Morning newspapers – 1 November 2007

1st November 2007, Comments 0 comments

Minister Donner’s plans to relax redundancy legislation will be scrapped now that the parliamentary faction of the Christian democrats CDA has withdrawn its support Trouw reports. The newspaper writes that the plans were discussed during the faction leaders’ working visit to the Netherlands Antilles. “We agree that the proposal in its current form does not have the support of the factions. It had to be scrapped,” says ChristenUnie faction leader Arie Slob.

Minister Donner’s plans to relax redundancy legislation will be scrapped now that the parliamentary faction of the Christian democrats CDA has withdrawn its support Trouw reports. The newspaper writes that the plans were discussed during the faction leaders’ working visit to the Netherlands Antilles. “We agree that the proposal in its current form does not have the support of the factions. It had to be scrapped,” says ChristenUnie faction leader Arie Slob.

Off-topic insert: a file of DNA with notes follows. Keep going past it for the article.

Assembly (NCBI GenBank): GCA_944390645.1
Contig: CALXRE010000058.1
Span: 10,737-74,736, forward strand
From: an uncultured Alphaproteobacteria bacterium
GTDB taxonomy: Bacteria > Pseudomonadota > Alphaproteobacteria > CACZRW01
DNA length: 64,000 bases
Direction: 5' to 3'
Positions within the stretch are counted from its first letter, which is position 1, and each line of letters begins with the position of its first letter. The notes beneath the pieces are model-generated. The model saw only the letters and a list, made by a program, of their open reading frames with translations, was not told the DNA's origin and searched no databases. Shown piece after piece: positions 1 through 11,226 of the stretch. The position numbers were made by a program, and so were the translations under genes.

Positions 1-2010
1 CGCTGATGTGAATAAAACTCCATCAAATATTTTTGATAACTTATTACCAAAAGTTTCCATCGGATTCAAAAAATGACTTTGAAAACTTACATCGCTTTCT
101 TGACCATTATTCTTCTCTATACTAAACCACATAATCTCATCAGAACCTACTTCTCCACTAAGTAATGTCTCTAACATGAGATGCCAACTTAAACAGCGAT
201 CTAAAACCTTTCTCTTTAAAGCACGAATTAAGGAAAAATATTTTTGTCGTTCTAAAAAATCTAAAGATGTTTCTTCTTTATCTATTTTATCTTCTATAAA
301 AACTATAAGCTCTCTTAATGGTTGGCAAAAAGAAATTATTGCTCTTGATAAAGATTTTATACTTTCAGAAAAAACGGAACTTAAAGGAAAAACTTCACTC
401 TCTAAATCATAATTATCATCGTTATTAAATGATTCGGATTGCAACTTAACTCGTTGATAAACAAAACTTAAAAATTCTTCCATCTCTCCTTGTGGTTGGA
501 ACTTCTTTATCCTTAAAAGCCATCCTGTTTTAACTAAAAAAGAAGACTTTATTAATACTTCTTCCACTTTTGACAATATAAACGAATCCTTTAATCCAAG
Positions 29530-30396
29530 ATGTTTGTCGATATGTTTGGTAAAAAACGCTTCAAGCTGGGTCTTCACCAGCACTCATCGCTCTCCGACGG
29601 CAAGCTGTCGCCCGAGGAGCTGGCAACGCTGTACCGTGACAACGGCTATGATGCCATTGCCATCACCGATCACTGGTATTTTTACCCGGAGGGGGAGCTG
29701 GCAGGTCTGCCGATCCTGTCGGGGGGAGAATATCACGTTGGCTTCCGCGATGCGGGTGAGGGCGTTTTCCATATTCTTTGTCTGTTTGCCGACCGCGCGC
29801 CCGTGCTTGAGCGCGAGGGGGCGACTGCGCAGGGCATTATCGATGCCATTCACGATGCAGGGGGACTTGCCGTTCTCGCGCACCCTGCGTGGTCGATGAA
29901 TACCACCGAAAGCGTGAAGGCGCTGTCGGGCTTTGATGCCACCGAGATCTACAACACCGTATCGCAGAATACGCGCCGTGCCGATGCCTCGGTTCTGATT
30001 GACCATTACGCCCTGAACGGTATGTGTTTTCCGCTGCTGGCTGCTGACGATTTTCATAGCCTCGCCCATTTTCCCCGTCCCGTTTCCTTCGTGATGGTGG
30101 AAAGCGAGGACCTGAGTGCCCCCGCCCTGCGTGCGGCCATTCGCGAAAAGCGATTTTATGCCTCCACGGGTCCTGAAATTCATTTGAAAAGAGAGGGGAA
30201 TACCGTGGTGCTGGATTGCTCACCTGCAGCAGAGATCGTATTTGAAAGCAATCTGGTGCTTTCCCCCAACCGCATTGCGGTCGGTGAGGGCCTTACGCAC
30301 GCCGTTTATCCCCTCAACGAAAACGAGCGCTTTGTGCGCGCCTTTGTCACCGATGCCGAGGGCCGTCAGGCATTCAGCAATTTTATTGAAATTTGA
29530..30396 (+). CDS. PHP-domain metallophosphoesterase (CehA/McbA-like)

The public prosecution department is investigating the death of a woman who was treated in a clinic offering alternative therapy. The 58-year-old patient, who was suffering from breast cancer, died an unnatural death, the Volkskrant reports. The woman had been treated at the Berg and Bosch Clinic for Preventative Medicine in Bilthoven. One of the treatments offered is chelation therapy, which involves purifying the patient’s blood. That is “pure quackery,” says Kees Renckens of the Association against Quackery. “No normal doctor does that.”

Annual savings of 15 to 20 percent can be achieved on health care costs. A trial project in the Spijkenisse region has demonstrated this, according to Metro. It employed an innovative system to match healthcare supply and demand via internet. As a result the market was able to function more adequately than is now the case. The business Zorgveiling BV was awarded an encouragement bonus of more than EUR 1 million for the project.

[Copyright Expatica News + ANP 2007]

Subject: Dutch news

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